My mother’s words came to me:
I immediately thought of the relief and pleasure I’d been experiencing during my massage and Reiki appointments. With a flash, suddenly it seemed so simple. I thought back to my first massage and how powerful it was. It should have been no surprise that it would later become the way I was led to care for myself after the loss of my mother.
More importantly, what if I could offer others the same physical and emotional support? The same power of touch that massage therapy had given to me during the darkest period of my life? How many others were there out there, like me, just unaware that this incredible healing experience was available for them in ways they couldn’t imagine.
I immediately registered for massage school. I attended during the day while I worked the night shift at my regular job. Slowly over time, I felt my spirit lifting, softening slowly as I gave myself permission to make this change.
It was a change not everyone understood. But what appeared as a drastic shift in career choice to outsiders made sense to me. I was still working to provide a path for peace and service for my community, but now I could do it on my terms. I could be me. It felt right, and I felt empowered.
One day during a massage clinical…
I was assigned to work with a woman who was holding tissue and seemed upset. When we were in the privacy of the treatment room, she told me that she felt guilty having a massage because a family member had just passed away that day.
As she relaxed into my table, I assured he she was in the right place. She didn’t need to justify her self-care to anyone.
We don’t always talk during services; sometimes touch is best enjoyed in the power of silence. But I knew she was struggling, and I felt moved to share with her the story of my mother; my own feelings of guilt at receiving this kind of care after she passed away. When I did, her troubles seemed to melt away.
It was a moment of personal confirmation I will never forget.
Positive touch has profound physical and emotional benefits.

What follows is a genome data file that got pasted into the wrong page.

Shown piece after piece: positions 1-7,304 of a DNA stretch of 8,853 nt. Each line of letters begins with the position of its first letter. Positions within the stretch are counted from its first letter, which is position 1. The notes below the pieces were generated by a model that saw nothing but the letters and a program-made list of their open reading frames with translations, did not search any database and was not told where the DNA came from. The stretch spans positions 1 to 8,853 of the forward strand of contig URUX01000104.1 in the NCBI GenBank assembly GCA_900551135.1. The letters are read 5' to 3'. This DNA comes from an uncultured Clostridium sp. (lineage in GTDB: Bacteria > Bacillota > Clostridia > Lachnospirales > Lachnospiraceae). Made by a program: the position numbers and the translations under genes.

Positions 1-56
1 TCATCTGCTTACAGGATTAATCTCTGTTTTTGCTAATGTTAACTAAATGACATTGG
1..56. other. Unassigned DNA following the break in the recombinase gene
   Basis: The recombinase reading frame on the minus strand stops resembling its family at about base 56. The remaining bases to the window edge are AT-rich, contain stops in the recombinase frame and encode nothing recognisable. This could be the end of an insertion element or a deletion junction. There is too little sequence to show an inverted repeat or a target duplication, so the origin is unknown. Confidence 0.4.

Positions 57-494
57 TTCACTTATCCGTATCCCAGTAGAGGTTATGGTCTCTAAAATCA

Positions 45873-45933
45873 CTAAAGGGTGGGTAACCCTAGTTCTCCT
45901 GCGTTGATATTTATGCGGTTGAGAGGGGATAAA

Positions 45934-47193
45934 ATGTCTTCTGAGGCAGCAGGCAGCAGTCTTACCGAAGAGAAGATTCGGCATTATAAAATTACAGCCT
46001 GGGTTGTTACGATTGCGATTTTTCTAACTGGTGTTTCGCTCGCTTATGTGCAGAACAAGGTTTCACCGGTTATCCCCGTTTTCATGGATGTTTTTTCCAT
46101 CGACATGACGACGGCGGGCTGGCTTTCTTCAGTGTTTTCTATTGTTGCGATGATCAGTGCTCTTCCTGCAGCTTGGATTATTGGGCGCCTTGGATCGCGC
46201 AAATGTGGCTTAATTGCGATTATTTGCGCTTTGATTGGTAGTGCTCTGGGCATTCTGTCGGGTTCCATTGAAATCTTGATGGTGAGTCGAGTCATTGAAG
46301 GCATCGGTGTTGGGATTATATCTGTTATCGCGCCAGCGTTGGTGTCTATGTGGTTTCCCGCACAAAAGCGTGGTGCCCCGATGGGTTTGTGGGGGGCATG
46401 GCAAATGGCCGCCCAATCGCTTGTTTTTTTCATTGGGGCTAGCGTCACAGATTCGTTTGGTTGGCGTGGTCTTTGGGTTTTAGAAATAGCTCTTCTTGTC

There are countless studies and texts that scientifically prove what I had felt all along. That moment of confirmation was just the start. In school I became close with some of the other students and learned many were on similar journeys to my own.
That experience has continued every year I continue to work in this industry.
I found my tribe. The exhaustion and restlessness I felt earlier in my career was gone. I felt like I was finally “home.”
I am now entering my ninth year on this journey.
And it’s my absolute honor and pleasure to create a completely judgment-free space where anyone who needs this type of relief and nourishing care can feel safe and supported while receiving it. When I’m working to make the studio feel warm and comfortable, when I’m teaching in our upcoming Partners Massage Workshop, or when you’re on my massage table trusting me with your self-care, I feel privileged to offer you the same change I had to rest, recover, and heal.
I keep a photo frame on my nightstand my mom gave to me.
It has the Mother Teresa quote which says,
“In this lifetime, we cannot always do great things, but we can do small things with great love.”
Each night I’m reminded that I carry on the spirit of my mother, who inspired this fulfilling and powerful work I get to do. The power of touch. My small effort made with great love.
It’s my hope that everyone out there allows themselves the freedom to experience the incredible positive impact massage can have in every corner of their lives. As a Licensed Massage Therapist, I treat each client with presence and purpose, offering all of my energy and intention to create a safe space where your mind, body, and spirit can all feel supported and nourished. That’s why we all do it.
That’s the power of touch.
Michelle Vandeyacht is the founder of Komorebi & Co., LLC and is a licensed practitioner of both esthetics and massage therapy with nine years of experience. She has been a life-long advocate of a cruelty-free, plant-based lifestyle and is a mom to three children and one old Pitbull mix. She and her partner Dave enjoy cycling, enjoying the outdoors, and traveling whenever possible.